It has been decades since I’ve had fungus gnats in any serious way. Yes, anyone who has brought home a plant potted in peat (and thank goodness they don’t do that much anymore–has anyone else noticed that most house plants seem to be potted in coir now?) has most likely had an issue with fungus gnats at one time or another.
They look like regular gnats, except that they are abnormally attracted to your plants, and every time you water, you find the gnats crawling out of your potting soil. Ick.
[Fungus gnat example--photo coutesy of Wikipedia creative commons]
It used to be an easy thing to solve–let the plants dry to the point of wilting between watering and the gnats would die off and disappear. Not so much anymore and I’ll explain why in a moment.
First, I’ll say that I am NOT an over-water-er. Anyone who has well over 100 house plants can’t be. I’d never have time for anything else.
Next, I’ll tell you that once I noticed the infestation, the first thing I did was deliberately let the plants get even drier than they would normally. I have plants dropping leaves all over the place from drought stress.
Has any of this helped? Not a bit. Even my 9 day vacation out of state, with no one watering the plants, didn’t solve the problem. It was then that I realized no matter what I did, it was my soil that was the problem and I was going to have to bring in a soil drench (more about that fiasco on Monday).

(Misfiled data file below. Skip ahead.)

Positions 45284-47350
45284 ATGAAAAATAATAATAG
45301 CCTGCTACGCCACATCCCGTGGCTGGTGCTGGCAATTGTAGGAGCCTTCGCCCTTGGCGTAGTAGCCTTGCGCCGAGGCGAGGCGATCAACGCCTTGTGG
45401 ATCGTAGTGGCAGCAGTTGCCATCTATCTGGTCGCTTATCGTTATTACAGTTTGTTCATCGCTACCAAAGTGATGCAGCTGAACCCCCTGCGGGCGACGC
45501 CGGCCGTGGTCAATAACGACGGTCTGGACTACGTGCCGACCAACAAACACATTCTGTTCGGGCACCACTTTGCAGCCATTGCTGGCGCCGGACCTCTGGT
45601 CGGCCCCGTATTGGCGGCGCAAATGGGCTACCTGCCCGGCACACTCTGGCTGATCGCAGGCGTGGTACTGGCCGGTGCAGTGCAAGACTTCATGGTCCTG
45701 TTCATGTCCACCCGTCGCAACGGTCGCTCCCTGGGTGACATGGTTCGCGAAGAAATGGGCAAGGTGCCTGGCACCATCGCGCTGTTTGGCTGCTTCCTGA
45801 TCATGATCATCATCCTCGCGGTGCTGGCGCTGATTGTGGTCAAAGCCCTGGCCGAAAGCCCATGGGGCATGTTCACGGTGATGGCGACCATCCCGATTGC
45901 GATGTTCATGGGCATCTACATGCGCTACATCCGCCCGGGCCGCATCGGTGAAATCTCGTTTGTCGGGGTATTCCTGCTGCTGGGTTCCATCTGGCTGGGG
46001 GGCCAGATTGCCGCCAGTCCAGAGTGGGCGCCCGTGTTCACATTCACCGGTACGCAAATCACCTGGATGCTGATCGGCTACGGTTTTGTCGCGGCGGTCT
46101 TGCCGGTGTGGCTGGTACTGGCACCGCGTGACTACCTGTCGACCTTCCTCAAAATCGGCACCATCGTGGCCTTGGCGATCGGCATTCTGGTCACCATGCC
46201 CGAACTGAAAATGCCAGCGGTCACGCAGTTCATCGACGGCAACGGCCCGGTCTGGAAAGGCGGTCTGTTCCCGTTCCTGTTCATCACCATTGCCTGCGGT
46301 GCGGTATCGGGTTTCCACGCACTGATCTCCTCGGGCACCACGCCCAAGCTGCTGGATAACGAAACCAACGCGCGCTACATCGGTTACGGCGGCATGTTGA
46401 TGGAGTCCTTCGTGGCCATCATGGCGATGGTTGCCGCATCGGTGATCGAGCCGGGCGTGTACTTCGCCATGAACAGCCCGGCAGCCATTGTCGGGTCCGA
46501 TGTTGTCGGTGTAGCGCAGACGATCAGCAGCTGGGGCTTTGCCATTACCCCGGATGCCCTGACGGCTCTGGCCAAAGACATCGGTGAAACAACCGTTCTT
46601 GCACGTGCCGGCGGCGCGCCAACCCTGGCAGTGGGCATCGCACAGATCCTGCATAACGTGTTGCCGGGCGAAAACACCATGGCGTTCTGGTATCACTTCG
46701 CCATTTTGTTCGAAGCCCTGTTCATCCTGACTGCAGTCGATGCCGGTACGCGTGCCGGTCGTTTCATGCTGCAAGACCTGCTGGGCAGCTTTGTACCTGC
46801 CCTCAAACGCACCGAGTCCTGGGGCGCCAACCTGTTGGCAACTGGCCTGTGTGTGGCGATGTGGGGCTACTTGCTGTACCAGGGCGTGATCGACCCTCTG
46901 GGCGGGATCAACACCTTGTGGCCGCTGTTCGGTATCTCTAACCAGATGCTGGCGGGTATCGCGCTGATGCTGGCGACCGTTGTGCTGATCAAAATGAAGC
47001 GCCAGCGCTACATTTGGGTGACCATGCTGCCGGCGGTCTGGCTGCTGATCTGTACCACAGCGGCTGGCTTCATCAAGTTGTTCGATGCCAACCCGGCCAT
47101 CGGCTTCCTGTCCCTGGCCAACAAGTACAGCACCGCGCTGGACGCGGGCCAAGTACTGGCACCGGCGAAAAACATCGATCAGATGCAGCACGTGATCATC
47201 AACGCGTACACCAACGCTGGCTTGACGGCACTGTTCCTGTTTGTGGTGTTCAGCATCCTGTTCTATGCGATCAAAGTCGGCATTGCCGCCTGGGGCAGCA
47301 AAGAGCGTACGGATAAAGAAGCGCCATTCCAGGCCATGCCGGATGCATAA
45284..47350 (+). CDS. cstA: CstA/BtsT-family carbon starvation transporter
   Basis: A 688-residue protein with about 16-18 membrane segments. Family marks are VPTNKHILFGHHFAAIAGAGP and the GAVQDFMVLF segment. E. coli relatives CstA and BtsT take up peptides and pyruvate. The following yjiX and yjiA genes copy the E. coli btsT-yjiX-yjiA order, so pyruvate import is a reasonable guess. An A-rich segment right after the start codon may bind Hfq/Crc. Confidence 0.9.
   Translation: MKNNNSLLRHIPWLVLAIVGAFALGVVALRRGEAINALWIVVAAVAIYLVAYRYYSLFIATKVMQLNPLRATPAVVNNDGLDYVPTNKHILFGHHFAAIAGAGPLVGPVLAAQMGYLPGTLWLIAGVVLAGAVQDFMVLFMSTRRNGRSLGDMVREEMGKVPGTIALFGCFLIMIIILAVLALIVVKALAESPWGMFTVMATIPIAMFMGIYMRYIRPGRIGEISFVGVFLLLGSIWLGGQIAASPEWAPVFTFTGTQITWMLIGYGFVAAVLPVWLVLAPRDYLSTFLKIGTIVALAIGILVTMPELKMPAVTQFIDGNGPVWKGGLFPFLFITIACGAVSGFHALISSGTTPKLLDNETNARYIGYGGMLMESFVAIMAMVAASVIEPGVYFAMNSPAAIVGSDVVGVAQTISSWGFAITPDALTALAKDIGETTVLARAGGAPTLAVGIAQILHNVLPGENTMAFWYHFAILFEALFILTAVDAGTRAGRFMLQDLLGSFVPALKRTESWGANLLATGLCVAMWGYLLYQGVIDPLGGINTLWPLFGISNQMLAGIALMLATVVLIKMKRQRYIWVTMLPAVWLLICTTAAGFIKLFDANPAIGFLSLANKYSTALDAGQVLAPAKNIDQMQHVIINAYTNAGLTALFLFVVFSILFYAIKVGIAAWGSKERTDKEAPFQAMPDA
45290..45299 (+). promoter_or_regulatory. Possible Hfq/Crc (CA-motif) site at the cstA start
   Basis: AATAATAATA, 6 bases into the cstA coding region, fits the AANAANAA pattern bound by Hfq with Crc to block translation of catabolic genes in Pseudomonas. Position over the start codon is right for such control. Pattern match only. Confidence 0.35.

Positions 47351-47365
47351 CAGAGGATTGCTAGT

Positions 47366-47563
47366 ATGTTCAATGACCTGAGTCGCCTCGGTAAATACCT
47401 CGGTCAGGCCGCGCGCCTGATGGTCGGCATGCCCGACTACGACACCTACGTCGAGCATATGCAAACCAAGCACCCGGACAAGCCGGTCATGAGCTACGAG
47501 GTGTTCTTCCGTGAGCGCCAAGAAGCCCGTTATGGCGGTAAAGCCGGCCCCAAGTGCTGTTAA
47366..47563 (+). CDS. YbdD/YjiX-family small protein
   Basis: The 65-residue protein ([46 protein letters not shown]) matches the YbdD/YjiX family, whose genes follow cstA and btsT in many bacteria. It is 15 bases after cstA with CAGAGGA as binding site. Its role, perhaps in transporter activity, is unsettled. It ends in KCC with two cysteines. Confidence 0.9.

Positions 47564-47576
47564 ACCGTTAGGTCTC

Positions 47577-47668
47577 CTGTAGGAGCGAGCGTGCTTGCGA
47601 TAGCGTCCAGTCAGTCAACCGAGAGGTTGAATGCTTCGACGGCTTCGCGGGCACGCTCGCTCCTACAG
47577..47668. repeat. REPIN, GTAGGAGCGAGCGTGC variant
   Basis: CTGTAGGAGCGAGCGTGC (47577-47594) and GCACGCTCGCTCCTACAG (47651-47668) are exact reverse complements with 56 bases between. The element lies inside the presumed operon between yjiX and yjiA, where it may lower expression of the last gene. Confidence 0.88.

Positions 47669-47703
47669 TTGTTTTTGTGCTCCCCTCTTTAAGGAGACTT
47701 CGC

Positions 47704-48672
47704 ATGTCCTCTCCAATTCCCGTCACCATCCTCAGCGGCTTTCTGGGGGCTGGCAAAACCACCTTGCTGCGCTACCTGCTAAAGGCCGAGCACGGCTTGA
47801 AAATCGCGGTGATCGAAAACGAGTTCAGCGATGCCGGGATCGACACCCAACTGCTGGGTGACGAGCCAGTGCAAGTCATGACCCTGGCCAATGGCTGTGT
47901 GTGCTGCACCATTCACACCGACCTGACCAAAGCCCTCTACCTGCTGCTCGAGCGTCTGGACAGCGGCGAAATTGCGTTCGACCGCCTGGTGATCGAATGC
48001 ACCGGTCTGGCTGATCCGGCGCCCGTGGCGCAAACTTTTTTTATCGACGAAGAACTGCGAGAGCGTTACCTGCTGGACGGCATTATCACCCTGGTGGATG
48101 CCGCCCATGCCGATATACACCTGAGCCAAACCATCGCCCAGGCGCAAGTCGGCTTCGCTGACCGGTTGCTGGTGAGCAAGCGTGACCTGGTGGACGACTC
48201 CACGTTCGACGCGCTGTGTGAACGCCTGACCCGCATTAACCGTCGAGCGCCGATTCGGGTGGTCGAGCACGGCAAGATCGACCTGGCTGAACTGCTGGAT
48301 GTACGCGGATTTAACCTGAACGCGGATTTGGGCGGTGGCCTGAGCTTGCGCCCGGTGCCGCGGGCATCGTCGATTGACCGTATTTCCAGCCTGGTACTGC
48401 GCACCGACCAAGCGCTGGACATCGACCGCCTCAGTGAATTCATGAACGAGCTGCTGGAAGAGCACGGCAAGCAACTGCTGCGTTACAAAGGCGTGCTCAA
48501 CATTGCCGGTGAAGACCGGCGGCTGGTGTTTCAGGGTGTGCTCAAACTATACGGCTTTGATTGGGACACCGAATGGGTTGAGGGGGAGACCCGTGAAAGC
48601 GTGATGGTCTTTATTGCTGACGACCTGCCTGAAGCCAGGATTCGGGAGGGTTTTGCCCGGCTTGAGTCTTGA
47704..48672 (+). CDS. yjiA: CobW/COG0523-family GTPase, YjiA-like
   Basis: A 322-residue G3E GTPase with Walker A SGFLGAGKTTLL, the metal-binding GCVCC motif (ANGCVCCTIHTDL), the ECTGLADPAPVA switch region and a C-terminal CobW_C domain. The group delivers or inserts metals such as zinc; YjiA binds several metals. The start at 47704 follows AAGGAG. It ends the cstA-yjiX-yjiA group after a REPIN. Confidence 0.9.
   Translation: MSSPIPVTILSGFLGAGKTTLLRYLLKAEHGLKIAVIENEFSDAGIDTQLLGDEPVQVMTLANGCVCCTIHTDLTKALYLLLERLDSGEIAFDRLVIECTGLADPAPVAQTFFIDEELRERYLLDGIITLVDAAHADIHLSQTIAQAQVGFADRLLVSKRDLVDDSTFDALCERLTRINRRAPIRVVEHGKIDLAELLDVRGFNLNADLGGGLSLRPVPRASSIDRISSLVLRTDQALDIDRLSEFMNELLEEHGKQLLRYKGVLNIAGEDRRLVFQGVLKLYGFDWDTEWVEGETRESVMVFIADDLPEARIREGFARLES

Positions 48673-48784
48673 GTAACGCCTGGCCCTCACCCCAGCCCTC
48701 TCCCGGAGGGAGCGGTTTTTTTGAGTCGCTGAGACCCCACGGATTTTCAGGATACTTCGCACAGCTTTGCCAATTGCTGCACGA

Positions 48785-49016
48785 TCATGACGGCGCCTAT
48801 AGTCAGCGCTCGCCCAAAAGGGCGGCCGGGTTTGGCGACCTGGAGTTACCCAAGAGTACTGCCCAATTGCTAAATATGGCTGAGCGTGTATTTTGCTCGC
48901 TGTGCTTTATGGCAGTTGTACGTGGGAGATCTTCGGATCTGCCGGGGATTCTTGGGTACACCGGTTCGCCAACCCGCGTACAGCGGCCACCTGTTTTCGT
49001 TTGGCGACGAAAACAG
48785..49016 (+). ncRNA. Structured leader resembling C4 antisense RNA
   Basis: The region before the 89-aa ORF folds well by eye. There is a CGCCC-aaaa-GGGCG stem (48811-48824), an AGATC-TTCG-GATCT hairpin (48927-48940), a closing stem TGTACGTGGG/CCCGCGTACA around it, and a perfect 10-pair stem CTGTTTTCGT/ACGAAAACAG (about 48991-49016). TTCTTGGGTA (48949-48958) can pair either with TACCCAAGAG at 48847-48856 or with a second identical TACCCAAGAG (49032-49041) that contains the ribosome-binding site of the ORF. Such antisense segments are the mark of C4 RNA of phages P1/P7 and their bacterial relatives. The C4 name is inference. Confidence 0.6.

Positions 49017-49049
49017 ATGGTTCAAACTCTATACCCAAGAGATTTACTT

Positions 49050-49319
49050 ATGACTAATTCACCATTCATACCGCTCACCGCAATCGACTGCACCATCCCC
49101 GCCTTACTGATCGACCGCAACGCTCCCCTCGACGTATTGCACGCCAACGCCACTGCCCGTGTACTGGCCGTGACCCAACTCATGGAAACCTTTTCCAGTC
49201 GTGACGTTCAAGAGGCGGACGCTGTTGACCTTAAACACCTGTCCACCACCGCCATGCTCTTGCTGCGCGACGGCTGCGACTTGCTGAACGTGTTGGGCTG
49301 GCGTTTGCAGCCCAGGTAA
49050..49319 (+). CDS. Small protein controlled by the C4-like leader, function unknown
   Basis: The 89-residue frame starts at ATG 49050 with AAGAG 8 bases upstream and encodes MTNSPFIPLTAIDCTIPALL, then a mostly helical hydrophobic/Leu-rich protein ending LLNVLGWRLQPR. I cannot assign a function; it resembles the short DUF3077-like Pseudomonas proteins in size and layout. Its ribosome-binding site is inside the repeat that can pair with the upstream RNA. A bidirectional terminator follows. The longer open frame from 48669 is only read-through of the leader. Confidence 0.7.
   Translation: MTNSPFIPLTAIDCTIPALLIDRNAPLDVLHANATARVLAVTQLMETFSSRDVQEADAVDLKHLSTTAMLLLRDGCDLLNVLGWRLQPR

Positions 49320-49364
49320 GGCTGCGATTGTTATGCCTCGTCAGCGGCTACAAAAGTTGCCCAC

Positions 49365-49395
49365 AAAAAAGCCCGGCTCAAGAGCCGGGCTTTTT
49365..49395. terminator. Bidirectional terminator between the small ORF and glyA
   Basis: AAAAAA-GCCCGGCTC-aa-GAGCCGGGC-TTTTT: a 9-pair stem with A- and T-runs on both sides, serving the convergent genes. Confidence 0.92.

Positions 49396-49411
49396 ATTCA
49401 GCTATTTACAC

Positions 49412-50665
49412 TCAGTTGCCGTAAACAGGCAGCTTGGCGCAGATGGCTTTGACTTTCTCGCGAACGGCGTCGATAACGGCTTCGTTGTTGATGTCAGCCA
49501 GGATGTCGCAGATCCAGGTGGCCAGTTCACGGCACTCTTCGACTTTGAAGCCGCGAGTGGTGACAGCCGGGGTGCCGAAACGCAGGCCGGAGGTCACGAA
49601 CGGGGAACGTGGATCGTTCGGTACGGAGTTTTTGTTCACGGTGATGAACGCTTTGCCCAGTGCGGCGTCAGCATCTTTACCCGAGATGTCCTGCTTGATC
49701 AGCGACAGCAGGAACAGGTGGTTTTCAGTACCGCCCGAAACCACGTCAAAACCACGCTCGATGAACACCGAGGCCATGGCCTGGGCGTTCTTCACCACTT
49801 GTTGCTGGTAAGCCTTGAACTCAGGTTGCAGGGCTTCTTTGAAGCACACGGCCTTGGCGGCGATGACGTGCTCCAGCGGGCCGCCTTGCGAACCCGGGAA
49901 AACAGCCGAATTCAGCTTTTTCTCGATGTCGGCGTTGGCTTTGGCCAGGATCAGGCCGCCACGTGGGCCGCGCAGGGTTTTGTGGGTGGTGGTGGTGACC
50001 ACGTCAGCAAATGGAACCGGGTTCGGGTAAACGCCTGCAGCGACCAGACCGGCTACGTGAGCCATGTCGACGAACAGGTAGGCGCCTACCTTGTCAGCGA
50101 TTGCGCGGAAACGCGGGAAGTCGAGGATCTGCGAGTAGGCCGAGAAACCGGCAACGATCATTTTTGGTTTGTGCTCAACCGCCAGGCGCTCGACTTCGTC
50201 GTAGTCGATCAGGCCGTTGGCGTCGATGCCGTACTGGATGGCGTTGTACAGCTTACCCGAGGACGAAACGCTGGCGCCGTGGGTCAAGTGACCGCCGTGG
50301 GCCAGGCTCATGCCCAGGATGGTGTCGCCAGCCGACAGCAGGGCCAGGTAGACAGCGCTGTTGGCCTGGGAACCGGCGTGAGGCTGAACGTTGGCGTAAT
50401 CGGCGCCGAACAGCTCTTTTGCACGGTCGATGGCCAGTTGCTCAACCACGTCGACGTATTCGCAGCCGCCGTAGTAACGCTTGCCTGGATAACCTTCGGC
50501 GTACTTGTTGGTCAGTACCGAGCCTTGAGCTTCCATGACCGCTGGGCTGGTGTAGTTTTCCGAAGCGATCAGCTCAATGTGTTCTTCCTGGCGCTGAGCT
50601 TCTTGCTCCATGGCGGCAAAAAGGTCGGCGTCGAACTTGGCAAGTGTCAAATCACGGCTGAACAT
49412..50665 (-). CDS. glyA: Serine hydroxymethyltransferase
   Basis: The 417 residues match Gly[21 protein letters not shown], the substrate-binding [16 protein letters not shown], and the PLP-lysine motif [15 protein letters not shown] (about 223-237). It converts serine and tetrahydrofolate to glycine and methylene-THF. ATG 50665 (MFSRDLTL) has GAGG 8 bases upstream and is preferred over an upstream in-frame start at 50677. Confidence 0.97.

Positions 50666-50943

How I came to get myself in these straits is I used a potting soil I normally would never have used. I purchased it for a client that was having issues with watering and then they managed to resolve their issues so I just kept the bag for myself on the theory that there’s no such thing as “too much potting soil.”
That may be the case, but in this case, there’s certainly the wrong kind of potting soil. I’m so glad I didn’t give this to my client!
As I said, I began to suspect the soil when, even after a 9 day drought, I was still over-run with the nasty little creatures.
A visit to my basement potting shed confirmed my worst fears.
I pulled open the bag of potting soil–which was completely dry, by the way. Had I wanted to plant anything in it, I would have had to re-wet it. And the number of fungus gnats crawling all over the soil and the bag were alarming. There were dozens, if not hundreds! In a bag of completely dry soil!
How can this be? This is one of those soils with the polymers to prevent over-watering or under-watering. It’s not something I would ever normally use myself because it’s not organic, and, quite frankly, after 40 years of growing house plants, I’ve learned how to water properly.
Worse yet, I have another un-opened bag yet to use. Fortunately, it’s outside, in my garage. With any luck, the little devils have frozen to death.
Let this be a caution to you though: those “moisture control” soils sometimes bless you with all sorts of unanticipated consequences!